Djénie Michel, a nineteen year-old young woman born in the west of Port-au-Prince, grew up the eldest of four daughters, with her mother Manèse and stepfather Dabouse, loving to dance and spend time with her sisters.
Manèse and Dabouse are both craftsmen. They both create artistic paintings, bracelet, sandals, hats, and other articles of clothing and home goods. Despite both working full time and selling their works, they have not been able to achieve a stable enough income that adequately meets the needs of the family.
In November 2013, Djénie began to develop troubling symptoms. Typical of Type I diabetes, she was drinking excessive amounts of water, urinating far more frequently than usual, and rapidly losing weight. After a month without improvements, her mother brought her to the Little Brothers and Sisters Hospital, where it was discovered that she had Type I diabetes.
After the diagnosis, Manèse did her best to care for Djénie – buying insulin and equipment and monitoring her health. However, the rising cost of insulin and supplies made the maintenance impossible. While both Djénie’s mother and father did they best they could to keep up with the daily demands of her new diagnosis, as for many families in our community it proved beyond their means. After Djénie fell into a diabetic coma, her father rushed her to the Mirebalais University Hospital. She was subsequently transferred to us at Kay Mackenson, where she received comprehensive, wraparound, 24/7 care from our team.
Djénie learned how to care for her diabetes while living with us at KMC. Now able to manage her insulin and its monitoring, she was able to return to her mother's house, where she is comfortable, happy, and healthy. We are lucky enough to have Djénie present at our Diabetes Camp every year, where she teaches our younger patients dances and how to live fully with a diabetes diagnosis.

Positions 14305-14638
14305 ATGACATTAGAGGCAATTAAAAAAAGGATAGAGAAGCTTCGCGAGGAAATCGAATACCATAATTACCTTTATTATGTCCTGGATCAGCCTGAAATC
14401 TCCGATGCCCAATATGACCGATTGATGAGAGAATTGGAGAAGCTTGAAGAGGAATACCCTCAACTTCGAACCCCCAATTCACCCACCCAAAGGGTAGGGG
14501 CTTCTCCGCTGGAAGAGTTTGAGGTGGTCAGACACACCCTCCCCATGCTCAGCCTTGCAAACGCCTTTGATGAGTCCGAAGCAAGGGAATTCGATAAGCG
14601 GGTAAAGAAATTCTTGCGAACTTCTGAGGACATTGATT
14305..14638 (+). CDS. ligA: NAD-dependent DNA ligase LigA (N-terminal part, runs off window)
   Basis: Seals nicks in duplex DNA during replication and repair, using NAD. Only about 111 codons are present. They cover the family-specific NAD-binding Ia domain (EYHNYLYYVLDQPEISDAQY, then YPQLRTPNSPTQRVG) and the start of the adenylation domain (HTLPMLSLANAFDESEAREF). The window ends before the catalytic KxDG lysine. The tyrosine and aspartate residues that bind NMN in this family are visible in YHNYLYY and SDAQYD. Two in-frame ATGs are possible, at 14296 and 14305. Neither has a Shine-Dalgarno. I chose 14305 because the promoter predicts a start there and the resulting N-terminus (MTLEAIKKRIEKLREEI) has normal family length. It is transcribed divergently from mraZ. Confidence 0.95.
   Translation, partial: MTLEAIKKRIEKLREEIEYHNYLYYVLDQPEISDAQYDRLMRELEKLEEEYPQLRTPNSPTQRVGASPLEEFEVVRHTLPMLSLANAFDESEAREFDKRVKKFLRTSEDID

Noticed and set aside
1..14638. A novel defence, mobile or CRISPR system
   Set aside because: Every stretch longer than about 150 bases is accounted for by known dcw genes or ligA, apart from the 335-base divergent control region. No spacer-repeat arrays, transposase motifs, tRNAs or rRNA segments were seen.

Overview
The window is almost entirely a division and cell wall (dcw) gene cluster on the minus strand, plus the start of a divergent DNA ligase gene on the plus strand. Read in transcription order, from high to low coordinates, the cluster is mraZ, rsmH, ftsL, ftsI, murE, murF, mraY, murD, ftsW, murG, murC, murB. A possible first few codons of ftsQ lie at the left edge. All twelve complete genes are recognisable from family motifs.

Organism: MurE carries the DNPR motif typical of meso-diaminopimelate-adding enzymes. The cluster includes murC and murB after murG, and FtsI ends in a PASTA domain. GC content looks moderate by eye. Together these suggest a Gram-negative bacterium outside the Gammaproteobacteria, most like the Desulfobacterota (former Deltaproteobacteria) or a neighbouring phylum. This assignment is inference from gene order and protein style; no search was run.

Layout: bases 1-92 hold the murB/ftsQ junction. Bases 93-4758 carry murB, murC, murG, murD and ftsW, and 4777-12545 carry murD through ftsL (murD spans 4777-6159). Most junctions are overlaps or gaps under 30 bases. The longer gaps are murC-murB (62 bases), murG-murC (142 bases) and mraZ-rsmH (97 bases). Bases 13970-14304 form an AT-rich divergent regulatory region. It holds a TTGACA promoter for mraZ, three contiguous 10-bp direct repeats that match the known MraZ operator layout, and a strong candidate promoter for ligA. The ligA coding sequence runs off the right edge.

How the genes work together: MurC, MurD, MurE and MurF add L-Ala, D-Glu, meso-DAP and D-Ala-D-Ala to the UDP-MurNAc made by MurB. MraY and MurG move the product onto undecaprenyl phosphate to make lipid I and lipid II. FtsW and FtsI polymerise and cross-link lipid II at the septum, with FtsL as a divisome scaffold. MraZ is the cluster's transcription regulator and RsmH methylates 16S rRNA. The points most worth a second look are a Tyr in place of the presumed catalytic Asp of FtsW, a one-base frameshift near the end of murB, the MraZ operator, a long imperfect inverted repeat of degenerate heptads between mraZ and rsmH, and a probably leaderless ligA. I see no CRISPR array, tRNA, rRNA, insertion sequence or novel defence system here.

Thank you for being part of our family, Djénie!
Manieuse Alcius comes from a family of four girls and one boy. The youngest of the five, Manieuse is nearly 16 years old. Tragically, her father, with whom she was very close, died suddenly when she was a child of an unknown illness. A farmer with no formal education, the incident stands out as the most impactful of her young life.
Manieuse’s mother works as s shopkeeper and a farmer. Also not able to obtain formal academic schooling, her income is not robust enough to meet the needs of her children, particularly if one falls ill.
After the loss of Manieuse’s father, her husband, it became even more challenging. She ultimately married again, and Manieuese’s stepfather’s additional income has eased things for the family, though as for many Haitian communities, health care costs still remain stubbornly high. About three years ago, Manieuse began to develop signs and symptoms of type I diabetes – polyuria, polydipsia, weight loss, and more. During one of her more acute periods of these symptoms, a friend of her mother’s suggested bringing Manieuse to Hospital Saint-Nicolas (HSN) in Saint-Marc. It was here that Manieuse was diagnosed with Type I diabetes. Shortly after, HSN transferred her to Kay Mackenson for more comprehensive care. Since then, Manieuse has been under the care of KMC.
Currently in her 7th year fundamental, in order to continue her studies, Manieuse is obliged to lodge with a family friend closer to the city. Unfortunately, this arrangement creates other compromises, including not always having access to a consistently diabetic-appropriate diet. This is one of the ways KMC has been able to support Manieuse. In order to maintain her insulin dosing, we know that the quality and regularity of a diet sensitive to the needs of those living with diabetes, and because of this Manieuse’s relationship with our clinical staff and social worker remain essential – for both her physical, mental, and emotional health.
We’re thrilled to have Manieuse in the KMC family.